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Isle of Man coach holidays

Isle of Man coach holidays

  • overview
  • Things to do
  • Tips & Advice
  • reviews

Isle of Man coach holidays

Language: English
Currency: Pound Sterling
Time Zone: GMT
Tipping: 10 to 12% is usual for hotels with 10 to 15% being usual for restaurants. In each case, it is not necessarily added to the bill. If a service charge has already been added, no further tip is required.

Isle Of ManMarooned between England, Ireland, Scotland and Wales in the Irish Sea roughly 60 miles west of Lancashire lies the pint-sized Isle of Man, some 32 miles long by 15 miles wide. Its small size hasn't intimidated it into following the rest of Britain however: This unique self-governing kingdom has its own parliament, own postage stamps, own Manx language and own currency (although the English pound is widely accepted). Even Queen Elizabeth II isn't called the Queen here, but holds the more modest title of 'Lord of Mann'.

Since almost half the island is uninhabited, Isle of Man coach holidays are ideal for enjoying the wound-down pace, fresh air, enchanting glens and mountains. The space proves great for rambling, cycling and other outdoor pursuits and its pleasantly surprising scenery, beaches and medieval castles are ripe for exploration.

Isle Of Man 1The island's old-fashioned Victorian transport is still in use with steam, electric and mountain railways to choose from as well as a horse tram. Douglas is the island's capital and is the perfect place to daydream away an afternoon on a coach tour. Ramsey, Castletown, Cregneash, Peel, St John's, the Calf of Man (the island's most southern point) and a journey on the Snaefell Mountain Railway affording views of all four UK countries are usual excursions.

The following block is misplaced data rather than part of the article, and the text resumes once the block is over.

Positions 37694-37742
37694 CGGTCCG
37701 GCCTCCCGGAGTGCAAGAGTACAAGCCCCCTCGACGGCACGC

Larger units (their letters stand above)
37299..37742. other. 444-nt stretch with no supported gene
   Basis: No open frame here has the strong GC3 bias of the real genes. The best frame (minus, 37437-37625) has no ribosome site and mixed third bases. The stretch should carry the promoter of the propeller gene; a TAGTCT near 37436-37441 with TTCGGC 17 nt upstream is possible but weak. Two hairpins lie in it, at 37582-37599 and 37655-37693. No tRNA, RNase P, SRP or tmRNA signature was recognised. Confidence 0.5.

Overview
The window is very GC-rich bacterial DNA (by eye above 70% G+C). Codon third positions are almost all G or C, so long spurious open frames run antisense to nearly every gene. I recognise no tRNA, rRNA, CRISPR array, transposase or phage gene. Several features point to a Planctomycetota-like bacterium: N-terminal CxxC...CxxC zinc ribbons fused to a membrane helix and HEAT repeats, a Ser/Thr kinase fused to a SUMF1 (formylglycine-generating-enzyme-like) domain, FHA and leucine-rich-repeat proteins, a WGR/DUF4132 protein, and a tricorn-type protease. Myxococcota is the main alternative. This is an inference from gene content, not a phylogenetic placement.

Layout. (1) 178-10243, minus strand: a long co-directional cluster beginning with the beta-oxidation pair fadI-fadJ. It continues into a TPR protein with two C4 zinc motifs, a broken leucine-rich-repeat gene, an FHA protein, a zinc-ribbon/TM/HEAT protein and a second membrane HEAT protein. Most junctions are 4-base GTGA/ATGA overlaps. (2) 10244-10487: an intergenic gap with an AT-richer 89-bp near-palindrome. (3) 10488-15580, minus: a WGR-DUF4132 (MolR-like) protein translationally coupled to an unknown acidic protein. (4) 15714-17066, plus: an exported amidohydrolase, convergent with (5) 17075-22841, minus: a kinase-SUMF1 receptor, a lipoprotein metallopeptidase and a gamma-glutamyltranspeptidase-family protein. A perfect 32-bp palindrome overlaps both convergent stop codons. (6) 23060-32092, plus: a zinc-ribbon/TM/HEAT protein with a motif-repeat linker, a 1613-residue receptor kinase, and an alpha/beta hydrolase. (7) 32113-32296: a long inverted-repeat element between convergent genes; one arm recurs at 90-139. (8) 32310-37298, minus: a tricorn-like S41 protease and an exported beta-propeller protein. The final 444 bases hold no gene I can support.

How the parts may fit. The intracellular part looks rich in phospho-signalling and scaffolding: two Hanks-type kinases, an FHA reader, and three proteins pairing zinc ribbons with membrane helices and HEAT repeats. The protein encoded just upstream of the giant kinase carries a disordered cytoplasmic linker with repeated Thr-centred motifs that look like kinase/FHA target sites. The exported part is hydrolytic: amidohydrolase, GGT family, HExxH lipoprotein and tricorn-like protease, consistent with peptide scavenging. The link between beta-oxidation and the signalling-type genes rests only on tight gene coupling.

Coach holidays to the Isle of Man are typically coach and ferry crossing, although some touring holidays include flights.

Things to do

It may only be small but the Isle of Man still has a lot to see and do whilst staying here. Some of our favourites include:

Manx Museum
Make sure this is one of your first places to visit as it provides a wealth of information on the island's history and heritage. Discover the interactive displays, films and exhibitions and also find out about the best way to explore some of the Island's important landmarks.

Heritage Railways
You will be spoilt for choice when it comes to trying to choose which rail journey to take. There is the Snaefell Mountain Railway, a steam railway, an electric railway, or Douglas horse trams just to name a few!

Castle Rushen
Castle Rushen is a magnificently preserved castle with great views over the town of Castleton. If you're interested in historical buildings and history then this should be a must-see on your visit. Not only do you have the views from the room but inside the Castle there are interesting displays as well as some realistic looking inhabitants!

Manx Glens
If you want to escape from the bustle of everyday life and find a peaceful retreat then go to one of the 18 scenic glens which can be found scattered around the Isle of Man. Each glen has different characteristics but generally you will find waterfalls, rock pools and often a route to the coast.